Every once in a while in life it is important to acknowledge the people who we are grateful to. We don’t do this often enough. We get lost in the day-to-day business of living and move on without a thank you to those who have done so much for us.
Who might you have a debt of gratitude to? This can be your parents, siblings, teachers, old friends, co-workers, mentors, therapists or other helpers. These people often go unrecognized; your acknowledgement can be very affirming for both you and them. After all, they have made your life better in some unique way.
Sometimes it is the simplest things that make that person important to you. At other times it is a lifetime of helping behind the scenes.
I have thanked many people over time but, as I have gotten older, I feel compelled to give a more formal thanks to those who have been there for me. It is becoming a practice; I am making a list. It is long and gets longer. I do this with some trepidation since there are people on it who I am no longer in contact with due to a misunderstanding. Or we just drifted apart over the years. How might they respond to my efforts to reach out to them? My apprehension is lessened as time has a way of healing the wounds that separated us.
I only wish that I had the foresight to have done this when I was younger; many of those who did so much for me have gone. I will thank them nonetheless.
My thanks will take the form of a letter, email or video, whichever medium best suits the recipient. This is my gratitude practice right now — letting people know they are important and appreciated for how they have given to me unselfishly. They oftentimes provided a sense of meaning and hope when I was lost or confused.
These people were the guideposts that created my path through life. By thanking them I am put back in touch with those things that have made me who I am.
Nostalgia is an interesting phenomenon. It is a force for going back into our past and pulling out evocative remnants of our memories. In life, we forget as much as we remember, however it’s what we remember that forms us and helps us to make sense of the world.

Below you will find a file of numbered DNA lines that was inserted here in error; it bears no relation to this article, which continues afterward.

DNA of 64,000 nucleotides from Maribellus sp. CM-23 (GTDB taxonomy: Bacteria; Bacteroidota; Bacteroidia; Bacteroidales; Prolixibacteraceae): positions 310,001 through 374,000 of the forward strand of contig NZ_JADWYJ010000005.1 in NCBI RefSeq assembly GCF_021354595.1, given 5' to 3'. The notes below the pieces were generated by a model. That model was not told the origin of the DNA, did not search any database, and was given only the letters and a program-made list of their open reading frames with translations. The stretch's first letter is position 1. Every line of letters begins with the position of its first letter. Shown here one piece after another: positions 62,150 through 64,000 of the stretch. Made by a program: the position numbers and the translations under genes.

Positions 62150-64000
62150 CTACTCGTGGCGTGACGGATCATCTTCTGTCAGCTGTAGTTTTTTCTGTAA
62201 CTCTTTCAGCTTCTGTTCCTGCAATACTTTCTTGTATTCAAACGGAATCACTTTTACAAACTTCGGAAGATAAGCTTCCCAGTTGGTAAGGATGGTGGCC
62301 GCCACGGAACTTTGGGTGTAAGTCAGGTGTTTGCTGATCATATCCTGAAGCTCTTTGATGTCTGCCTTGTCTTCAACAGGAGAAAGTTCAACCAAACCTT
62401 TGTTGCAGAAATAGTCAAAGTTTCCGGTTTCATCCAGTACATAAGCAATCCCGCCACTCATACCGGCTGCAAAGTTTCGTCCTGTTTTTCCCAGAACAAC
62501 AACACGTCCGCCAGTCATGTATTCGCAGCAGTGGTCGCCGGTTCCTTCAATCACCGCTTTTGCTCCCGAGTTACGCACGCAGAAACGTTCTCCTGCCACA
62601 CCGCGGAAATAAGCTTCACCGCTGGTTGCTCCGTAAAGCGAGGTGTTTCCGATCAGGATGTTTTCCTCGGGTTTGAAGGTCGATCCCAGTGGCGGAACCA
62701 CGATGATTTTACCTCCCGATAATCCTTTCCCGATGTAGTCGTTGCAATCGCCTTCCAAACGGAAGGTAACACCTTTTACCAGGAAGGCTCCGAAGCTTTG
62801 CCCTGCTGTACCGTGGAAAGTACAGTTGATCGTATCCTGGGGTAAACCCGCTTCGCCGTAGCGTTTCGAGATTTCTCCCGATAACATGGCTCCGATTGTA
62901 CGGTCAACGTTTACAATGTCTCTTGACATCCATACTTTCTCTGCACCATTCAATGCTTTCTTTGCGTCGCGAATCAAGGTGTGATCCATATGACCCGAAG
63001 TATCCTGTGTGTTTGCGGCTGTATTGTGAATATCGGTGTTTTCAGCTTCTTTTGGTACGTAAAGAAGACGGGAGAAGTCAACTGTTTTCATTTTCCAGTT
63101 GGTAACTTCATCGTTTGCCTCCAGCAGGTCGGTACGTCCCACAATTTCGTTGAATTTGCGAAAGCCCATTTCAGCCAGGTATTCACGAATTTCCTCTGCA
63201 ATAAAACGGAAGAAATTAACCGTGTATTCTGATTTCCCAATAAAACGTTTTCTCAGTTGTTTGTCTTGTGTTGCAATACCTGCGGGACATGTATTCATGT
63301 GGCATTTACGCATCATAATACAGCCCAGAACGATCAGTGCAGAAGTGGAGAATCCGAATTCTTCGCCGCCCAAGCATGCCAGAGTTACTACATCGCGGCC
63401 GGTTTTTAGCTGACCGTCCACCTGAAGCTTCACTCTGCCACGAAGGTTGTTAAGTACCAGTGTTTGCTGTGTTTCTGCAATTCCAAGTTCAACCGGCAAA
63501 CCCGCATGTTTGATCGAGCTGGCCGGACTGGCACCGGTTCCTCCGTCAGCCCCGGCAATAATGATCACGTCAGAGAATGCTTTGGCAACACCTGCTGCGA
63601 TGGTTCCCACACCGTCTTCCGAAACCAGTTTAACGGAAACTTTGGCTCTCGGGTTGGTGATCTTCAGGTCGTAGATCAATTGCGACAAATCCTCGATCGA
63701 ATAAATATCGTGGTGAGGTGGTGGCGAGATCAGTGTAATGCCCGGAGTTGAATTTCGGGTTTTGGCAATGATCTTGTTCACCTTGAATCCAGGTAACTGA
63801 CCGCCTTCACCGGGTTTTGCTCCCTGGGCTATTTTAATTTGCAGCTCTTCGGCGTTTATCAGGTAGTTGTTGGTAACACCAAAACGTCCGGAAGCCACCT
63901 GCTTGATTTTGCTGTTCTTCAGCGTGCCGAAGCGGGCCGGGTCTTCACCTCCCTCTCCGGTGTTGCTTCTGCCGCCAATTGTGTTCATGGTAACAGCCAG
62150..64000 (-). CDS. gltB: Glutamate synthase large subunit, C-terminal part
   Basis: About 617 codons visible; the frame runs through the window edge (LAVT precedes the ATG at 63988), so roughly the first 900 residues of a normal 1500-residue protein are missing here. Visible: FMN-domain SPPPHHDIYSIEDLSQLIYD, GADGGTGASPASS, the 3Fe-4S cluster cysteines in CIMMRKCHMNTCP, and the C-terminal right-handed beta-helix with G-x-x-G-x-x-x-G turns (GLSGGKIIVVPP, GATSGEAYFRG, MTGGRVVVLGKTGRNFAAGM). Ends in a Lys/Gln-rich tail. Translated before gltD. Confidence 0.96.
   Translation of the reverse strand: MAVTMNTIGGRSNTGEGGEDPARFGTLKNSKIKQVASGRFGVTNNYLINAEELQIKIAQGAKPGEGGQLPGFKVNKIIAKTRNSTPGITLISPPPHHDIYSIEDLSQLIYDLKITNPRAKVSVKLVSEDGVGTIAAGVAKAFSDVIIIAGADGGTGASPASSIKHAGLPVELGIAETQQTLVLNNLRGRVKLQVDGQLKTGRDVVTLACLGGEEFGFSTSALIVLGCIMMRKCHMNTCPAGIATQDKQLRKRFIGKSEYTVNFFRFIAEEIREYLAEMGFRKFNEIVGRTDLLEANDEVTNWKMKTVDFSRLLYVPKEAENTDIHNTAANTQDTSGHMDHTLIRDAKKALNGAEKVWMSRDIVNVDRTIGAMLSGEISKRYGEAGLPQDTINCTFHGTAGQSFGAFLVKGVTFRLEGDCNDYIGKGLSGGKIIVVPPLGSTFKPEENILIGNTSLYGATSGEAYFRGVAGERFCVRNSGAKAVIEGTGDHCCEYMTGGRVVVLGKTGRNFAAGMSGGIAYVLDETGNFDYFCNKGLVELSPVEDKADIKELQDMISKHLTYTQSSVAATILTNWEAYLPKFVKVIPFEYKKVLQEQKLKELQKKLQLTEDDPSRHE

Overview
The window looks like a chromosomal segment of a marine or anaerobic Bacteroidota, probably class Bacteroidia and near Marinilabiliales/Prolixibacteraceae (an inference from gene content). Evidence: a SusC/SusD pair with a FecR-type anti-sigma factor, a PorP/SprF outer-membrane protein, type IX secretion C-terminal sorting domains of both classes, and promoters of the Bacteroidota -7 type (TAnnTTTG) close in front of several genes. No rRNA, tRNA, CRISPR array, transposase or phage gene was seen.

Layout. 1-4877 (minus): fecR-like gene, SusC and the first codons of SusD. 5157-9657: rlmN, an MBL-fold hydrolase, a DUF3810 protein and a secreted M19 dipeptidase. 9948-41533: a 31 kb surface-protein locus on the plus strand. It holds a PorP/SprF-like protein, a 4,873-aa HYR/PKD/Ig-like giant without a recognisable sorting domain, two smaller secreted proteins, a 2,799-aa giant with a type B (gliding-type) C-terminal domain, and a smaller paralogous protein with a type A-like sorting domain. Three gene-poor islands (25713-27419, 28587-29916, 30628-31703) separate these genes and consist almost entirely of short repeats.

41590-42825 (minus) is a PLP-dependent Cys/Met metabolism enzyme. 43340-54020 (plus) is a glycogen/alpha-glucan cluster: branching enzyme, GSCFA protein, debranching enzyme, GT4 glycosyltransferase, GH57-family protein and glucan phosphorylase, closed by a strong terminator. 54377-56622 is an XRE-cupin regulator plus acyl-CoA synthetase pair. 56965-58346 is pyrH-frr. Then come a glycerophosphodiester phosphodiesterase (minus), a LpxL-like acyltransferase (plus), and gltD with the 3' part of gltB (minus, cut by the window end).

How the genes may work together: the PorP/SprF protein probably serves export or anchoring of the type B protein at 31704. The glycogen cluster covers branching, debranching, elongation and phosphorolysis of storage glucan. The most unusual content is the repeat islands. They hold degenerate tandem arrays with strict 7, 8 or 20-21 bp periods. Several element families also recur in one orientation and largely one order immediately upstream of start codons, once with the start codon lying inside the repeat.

At a certain age nostalgia takes over. This usually happens when we are less active in the world and are turning inward. Circumstances often dictate this. We are taking time off from life to look backward instead of into the future. We are looking for clues to who and what we have become.
If you have had a long illness, a long vacation, an extended unemployment, a retirement, the death of someone close to you or anything that has taken you out of what you believe to be the normal imperceptible progression of life, then nostalgia can be your enemy or your friend.
Most dramatic life changes happen suddenly and involve a loss of some kind. The past comes rushing in to fill the gap and this experience can be very overwhelming. It is as though we are alone in a foreign land with no direction. To find our way back to ourselves and to the familiar streets of our psyche seems impossible.
This is reason enough to make forays into the foreign territory of nostalgia every once in a while especially when we are most comfortable with our lives: go back to the old neighborhood; sit in front of our childhood home; look at photographs of those who have passed; listen to music that helped form us; reread a book that changed our thinking forever; look up a friend that we haven’t seen in decades; get re-involved in a hobby or activity that we once enjoyed; or revisit places that inspired us at one time.
Nostalgia becomes the powerful force we turn to in order to redefine ourselves in light of our past. The light is bright and constant and there to help us make meaning out of the seeming chaos of those things we often have no control over. With a steady dose of nostalgia we become less fearful of the sudden curveballs that life inevitably throws us.
When we know how we survived, and even thrived, in the past we are more confident that we can do this now and in the future. We meet life on our own terms.